Tetras come in many varieties, and most are relatively peaceful and easy to care for, making them popular in community freshwater tanks. Although tetras offer a wide variety of sizes, shapes and colors, most aquarists add other species for additional interest and balance. An ideal tank mate for your tetras will coexist with them peacefully, thrive in similar aquarium conditions, and will not pose a threat with their size.
How Big Do Tetras Get?
It's important to know which species of tetra you are talking about when you are deciding on species that will coexist well with your tetras. The smaller tetras, such as neon, lemon, ruby, serpae, black phantom, cardinal and glowlight tetras, typically grow no larger than 2 inches and are a favorite in many community tanks. You would not want to put tetras with oscars and gouramis, which can grow quite large and will likely consider them prey.
The majority of tetra species are in the midrange size and typically don't get longer than 3 inches. This group includes black skirt, bleeding heart, Buenos Aires and Congo tetras. Large tetras, such as long-finned and bucktooth tetras can grow to 4 or 5 inches. Tetras in the mid-to-large range often do quite well with smaller types of cichlids like African cichlids and angel fish.
Best Companions for Small and Medium Tetras
The best tank mates for small tetras are other small tetras. Because they are rarely aggressive with other species their own size, and because they like similar environments, tetra species co-exist well together. Choose types that provide a variety of colors and fin shapes for your tank.
Platys, guppies and mollies make good tank mates for both small and midsize tetras. They are colorful and easy to maintain, like tetras, and are generally nonaggressive toward other species. They like a planted tank with rocks, ceramics and other places to hide yet plenty of space to swim, and they eat much the same food as tetras.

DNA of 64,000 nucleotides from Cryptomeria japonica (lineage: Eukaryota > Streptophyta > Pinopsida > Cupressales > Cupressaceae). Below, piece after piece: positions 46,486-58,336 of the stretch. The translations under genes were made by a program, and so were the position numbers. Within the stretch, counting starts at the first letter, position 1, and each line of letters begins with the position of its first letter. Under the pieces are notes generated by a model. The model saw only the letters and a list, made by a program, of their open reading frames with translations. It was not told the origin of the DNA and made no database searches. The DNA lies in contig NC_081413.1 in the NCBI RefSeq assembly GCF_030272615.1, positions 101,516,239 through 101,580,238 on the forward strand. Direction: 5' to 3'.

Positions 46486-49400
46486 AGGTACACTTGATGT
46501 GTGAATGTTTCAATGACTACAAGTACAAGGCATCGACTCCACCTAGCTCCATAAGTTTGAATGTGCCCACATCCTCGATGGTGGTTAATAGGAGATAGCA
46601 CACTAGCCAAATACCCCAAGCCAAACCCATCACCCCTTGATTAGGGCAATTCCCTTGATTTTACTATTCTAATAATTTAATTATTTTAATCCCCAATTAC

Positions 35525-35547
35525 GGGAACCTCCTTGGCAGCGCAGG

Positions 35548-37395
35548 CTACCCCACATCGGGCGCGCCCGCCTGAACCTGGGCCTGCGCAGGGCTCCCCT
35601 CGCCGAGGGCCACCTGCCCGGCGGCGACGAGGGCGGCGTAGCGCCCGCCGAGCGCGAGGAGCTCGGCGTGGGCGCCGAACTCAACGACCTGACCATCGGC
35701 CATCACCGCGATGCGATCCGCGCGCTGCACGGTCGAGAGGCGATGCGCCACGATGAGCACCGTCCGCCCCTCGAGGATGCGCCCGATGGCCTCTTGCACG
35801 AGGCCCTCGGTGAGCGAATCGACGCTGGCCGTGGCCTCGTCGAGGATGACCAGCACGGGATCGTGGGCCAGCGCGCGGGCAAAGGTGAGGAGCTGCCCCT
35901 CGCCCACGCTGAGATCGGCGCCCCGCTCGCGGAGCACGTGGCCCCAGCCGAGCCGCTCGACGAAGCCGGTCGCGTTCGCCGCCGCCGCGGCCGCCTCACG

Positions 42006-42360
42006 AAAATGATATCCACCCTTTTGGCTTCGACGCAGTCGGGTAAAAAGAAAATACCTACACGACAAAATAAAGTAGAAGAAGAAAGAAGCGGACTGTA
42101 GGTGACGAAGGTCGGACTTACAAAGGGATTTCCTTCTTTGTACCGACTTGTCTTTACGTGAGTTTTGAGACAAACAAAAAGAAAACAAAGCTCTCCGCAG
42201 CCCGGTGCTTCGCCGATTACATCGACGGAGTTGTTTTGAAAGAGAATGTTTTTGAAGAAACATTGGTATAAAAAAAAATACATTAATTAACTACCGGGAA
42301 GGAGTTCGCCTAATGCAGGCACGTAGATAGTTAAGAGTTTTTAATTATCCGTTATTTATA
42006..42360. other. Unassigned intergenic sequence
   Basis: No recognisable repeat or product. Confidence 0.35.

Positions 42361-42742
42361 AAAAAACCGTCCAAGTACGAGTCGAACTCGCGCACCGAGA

Larger tetras are usually peaceful and enjoy having other tetras around. They also do well with danios, corydoras, discus fish, most livebearers and some peaceful dwarf cichlids, such as apistogrammas. Like most other tetras, they are hardy and easy to maintain.
Bottom feeders and algae eaters are important members of a healthy aquarium. They clean the tank of waste and help keep down algae growth. Catfish species, corydoras and raspboras, a member of the carp family, provide this service for your tank. The plecostomus is another important bottom feeder. Although this one can grow quite large, he will not bother your other fish.
Having a tank that's too small for the number of fish you keep is one of the primary reasons that fish will show aggressive behavior toward each other. A rule of thumb is to provide a gallon of water per inch of fish. For example, a 20-gallon tank could house approximately 20 inches of fish. This means you wouldn't want to put more than about eight neon tetras and three mollies together in a tank that size.